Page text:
Next Contents Previous


The efficiency of early mixing is important for the interpretation of stars in our own galaxy that have ultra-low metallicity - lower than the mean metallicity of 10-2-10-3 times solar that is likely to have been generated in association with the UV background at z > 5. For a comprehensive review of what is known about such stars, see Beers (1999). If the heavy elements were efficiently mixed, then these stars would themselves need to have formed before galaxies were assembled. The mixing, however, is unlikely to operate on scales as large as a protogalaxy - if it did, the requisite bulk flow speeds would be so large that they would completely change the way in which galaxies assembled, and would certainly need to be incorporated in simulations of the Lyman alpha forest.

As White and Springel (1999) have recently emphasised, it is important to distinguish between the first stars and the most metal-poor stars. The former would form in high-sigma peaks that would be correlated owing to biasing, and which would preferentially lie within overdensities on galactic scales. These stars would therefore now be found within galactic bulges. However, most of the metal-poor stars could form later. They would now be in the halos, of galaxies, though they would not have such an extended distribution as the dark matter. This is because they would form in subgalaxies that would tend, during the subsequent mergers, to sink via dynamical friction towards the centres of the merged systems. There would nevertheless be a correlation between metallicity, age and kinematics within the Galactic Halo. This is a project where NGST could be crucial, especially if it allowed detection of halo stars in other nearby galaxies.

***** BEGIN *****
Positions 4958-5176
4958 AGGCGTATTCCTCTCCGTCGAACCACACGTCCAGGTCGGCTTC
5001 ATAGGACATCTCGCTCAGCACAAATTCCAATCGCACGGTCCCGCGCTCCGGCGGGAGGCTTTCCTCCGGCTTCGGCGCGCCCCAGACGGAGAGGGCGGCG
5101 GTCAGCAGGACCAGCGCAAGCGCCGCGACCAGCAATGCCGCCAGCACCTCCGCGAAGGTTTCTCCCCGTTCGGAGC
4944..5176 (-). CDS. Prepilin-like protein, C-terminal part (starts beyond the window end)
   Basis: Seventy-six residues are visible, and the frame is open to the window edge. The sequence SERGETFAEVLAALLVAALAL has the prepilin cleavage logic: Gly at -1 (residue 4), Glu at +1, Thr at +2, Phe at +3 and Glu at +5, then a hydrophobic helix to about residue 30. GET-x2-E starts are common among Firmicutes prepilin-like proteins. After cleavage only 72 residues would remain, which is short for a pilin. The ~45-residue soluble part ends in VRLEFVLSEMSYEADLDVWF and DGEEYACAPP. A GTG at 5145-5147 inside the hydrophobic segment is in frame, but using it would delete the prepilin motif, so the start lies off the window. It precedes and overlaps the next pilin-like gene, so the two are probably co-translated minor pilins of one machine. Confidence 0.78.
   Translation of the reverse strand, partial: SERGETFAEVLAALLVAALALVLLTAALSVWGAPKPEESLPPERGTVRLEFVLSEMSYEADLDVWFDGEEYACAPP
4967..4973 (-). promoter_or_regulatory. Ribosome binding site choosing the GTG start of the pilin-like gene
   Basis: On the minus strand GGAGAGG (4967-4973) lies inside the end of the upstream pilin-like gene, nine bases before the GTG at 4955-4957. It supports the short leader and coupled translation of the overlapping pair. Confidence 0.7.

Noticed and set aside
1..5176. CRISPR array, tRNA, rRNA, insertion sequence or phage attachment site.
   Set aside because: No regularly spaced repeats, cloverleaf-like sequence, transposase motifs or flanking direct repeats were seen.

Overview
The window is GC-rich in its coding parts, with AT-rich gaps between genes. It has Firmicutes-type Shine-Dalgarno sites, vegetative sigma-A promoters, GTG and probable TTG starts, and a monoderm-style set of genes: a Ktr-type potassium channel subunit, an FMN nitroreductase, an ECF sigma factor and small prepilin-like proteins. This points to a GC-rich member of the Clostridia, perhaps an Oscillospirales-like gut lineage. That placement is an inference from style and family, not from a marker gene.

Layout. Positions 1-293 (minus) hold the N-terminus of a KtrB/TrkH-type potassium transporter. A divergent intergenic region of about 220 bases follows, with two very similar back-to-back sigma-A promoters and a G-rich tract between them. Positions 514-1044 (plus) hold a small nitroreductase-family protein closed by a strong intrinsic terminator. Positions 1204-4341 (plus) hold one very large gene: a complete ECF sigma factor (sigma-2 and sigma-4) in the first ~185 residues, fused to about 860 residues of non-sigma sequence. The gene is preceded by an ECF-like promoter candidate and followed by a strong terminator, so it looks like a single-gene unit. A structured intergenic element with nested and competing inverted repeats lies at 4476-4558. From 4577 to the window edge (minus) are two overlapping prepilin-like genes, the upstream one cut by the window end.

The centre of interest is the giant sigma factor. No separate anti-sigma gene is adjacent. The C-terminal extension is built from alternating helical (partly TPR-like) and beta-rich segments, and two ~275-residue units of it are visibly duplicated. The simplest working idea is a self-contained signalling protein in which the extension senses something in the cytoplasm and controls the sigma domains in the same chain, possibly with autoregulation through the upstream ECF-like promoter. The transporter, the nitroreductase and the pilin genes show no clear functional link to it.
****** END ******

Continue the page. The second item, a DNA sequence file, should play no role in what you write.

The number of such stars depends on the IMF. If this were flat, there would be fewer low-mass stars formed concurrently with those that produced the UV background. If, on the other hand, the IMF were initially steep, there could in principle be a lot of very low mass (MACHO) objects produced at high redshift, many of which would end up in the halos of galaxies like our own.